Monday, July 20, 2009

Wherein Mike provides further backstory to his visit to NYC

I freely admit that in many ways I’ve lived a charmed life. This trip to New York is hardly the first example. Heck, I’m wholly undeserving of my beautiful, charming wife and smart, healthy kids, just for starters. Another instance of progressive good fortune began when I stepped up to serve on the Board of Directors for the Central New York PC User’s Group back in 1996. A few years later, around 2000, I was made president during a period where most of the “old guard” officers had decided they wanted to step down and were considering closing down the thousand-member non-profit organization. This adventure is a story unto itself, but one of the duties (or perks, depending on how you see it) of the president’s job was an annual appearance on the locally-produced Time-Warner Cable TV show Point ‘n’ Click.

This hour-long show aired weekly on a channel Time-Warner set aside for local programming they produced themselves. These weren’t “public access” shows where anybody with a camcorder and a living room could produce the equivalent of Wayne’s World, these were actual TV shows produced in a very nice studio using multiple cameras, professional sound and video gear, teleprompters, producers, directors – a whole control room full of people making the show come together.

I did my guest appearance on the show as CNYPCUG President and hit it off with Mark Yafchak, the producer/director of the show. He was looking for somebody to produce a regular segment on computer games and asked if I’d be interested. For those keeping score, this is serendipity stage two. I worked with Mark to produce several game reviews for a segment titled “The Game Arena,” which included capturing video of the games on my PC, writing a voiceover script/review of the game, and coming into the studio to tape the segment opening title shots on green screen (which I just did once) and going into the recording booth to tape the voiceovers for each segment. I was lousy at the voiceovers, requiring multiple takes to get the audio in the can, after which poor Mark had to go back and edit it together into something coherent, but I think it was probably easy to see that I was having an absolute blast regardless of my lack of natural ability. Just because you’re referred to as the “talent” doesn’t automatically make you talented. It’s just a name.

Serendipity phase three began when Mark asked me to join Nancy Roberts and Chuck Swanson at the main anchor desk as a regular co-host of the show. Chuck and I would alternate week to week. Again, I nearly fell over myself in my eagerness to accept, and soon I was a bi-weekly regular host, in addition to producing the gaming segments. It was a tough show to produce, as in addition to talking about gadgets, new technologies and internet concepts, we did a live question-and-answer with viewers calling in to the show for computer advice. Often it amounted to live, audio-only computer troubleshooting wherein the caller did their best to describe (usually in the most vague of laymen’s terms) what was wrong with their computer while Chuck, Nancy or I tried to figure out what was broken and offer a solution. Did I mention we did this live? On camera? If you’ve ever tried to fix somebody’s PC and got annoyed because they were watching over your shoulder, you have a taste of what it’s like to fix somebody’s PC just by talking to them over the phone while untold hundreds or thousands of viewers look on.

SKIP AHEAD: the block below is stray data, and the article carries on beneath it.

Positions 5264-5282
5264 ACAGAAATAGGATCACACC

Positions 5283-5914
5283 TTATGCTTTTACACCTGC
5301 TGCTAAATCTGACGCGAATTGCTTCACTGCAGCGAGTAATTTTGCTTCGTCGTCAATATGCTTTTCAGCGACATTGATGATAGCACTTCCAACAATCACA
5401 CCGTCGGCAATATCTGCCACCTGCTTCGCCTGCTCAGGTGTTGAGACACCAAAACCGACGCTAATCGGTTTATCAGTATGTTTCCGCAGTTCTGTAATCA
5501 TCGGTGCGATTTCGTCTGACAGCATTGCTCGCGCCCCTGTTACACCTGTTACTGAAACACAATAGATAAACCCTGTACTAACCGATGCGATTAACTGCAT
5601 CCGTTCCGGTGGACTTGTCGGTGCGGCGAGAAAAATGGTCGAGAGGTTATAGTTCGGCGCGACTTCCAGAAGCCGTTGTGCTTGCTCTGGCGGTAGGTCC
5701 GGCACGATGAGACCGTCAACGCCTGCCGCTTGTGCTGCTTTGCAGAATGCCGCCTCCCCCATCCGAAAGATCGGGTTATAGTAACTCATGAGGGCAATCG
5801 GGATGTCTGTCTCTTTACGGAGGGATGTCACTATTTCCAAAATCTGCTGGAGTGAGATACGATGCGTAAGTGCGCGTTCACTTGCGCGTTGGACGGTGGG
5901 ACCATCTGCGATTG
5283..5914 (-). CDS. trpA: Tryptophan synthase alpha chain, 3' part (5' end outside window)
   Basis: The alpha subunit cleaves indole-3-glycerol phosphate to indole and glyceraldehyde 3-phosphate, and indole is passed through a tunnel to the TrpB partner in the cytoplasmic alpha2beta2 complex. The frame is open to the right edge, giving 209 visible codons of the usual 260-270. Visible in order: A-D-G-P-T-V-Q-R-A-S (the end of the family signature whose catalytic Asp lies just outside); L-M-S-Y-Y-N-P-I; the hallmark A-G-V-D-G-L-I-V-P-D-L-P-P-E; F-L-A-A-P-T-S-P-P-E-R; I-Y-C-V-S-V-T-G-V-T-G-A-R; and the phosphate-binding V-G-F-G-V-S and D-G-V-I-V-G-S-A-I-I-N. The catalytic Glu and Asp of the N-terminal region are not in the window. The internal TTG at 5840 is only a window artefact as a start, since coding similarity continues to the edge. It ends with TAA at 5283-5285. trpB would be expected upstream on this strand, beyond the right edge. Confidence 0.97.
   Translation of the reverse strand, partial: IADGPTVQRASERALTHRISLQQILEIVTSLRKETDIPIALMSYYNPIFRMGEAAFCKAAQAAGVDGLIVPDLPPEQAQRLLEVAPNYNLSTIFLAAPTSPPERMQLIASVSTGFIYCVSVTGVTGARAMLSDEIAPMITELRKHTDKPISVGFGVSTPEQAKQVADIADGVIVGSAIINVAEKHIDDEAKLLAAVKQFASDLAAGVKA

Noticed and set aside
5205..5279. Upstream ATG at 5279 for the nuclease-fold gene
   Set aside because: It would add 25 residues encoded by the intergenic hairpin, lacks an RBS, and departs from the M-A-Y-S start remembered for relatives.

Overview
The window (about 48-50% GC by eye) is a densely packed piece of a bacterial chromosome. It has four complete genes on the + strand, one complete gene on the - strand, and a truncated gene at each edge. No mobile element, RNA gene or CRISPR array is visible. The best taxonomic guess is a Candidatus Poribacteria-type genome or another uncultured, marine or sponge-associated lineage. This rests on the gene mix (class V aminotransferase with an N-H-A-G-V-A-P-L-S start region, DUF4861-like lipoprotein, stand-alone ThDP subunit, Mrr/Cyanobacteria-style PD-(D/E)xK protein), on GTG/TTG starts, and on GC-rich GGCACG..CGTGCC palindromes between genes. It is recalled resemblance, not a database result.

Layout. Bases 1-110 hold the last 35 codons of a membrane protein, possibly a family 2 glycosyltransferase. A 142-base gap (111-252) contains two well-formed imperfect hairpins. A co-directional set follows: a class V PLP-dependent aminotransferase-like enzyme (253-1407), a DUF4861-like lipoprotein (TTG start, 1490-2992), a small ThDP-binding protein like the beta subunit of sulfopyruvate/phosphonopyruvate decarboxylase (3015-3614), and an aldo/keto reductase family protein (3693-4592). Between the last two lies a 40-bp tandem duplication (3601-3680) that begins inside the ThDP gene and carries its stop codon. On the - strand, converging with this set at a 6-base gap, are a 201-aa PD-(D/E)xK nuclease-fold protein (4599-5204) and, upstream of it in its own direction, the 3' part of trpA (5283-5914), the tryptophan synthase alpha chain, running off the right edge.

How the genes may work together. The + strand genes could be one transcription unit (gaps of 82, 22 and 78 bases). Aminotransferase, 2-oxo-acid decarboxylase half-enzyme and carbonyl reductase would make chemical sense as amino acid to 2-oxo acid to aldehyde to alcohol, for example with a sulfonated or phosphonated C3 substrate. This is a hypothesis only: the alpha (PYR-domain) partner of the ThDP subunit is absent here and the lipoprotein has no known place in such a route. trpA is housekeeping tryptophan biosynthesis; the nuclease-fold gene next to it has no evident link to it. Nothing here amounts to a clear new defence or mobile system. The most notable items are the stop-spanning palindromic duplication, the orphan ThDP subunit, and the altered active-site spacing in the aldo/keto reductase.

Once again, I was passable in this role, but I’m in no danger of being recruited as an on-air personality for a major news program anytime soon. But as before, I thoroughly enjoyed myself. I’m a ham and I like being on TV, even if I’m not especially qualified. I wasn’t bad at it, I’m just no Charlie Gibson or Bill Weir. What I did get was a lot of joy at being part of the cast of the show, and a taste of what goes into producing a TV program. I could never get enough of talking to the lighting or sound or camera technicians, asking questions and learning about how everything worked. Whenever I was on-set but not on-camera, I hung around the control room and watched Mark and his team produce the show. All of the little pieces that had to come together just right for the live show to work fascinated me, and still do. The two years I spent on Point ‘n’ Click were some of the most enjoyable of my life. If I could find a legitimate way to get back on TV again, I'd do it in a heartbeat.

As such, it’s no surprise to folks who know me that a tour of the GMA studios was truly, to me, a grand prize. As Serendipity struck once again, I found my wife and myself arriving at a black door on W 44th Street in New York City at 6:20 on a bright Saturday morning in July of 2009. What followed were three of the most exciting hours I’ve had in recent memory.

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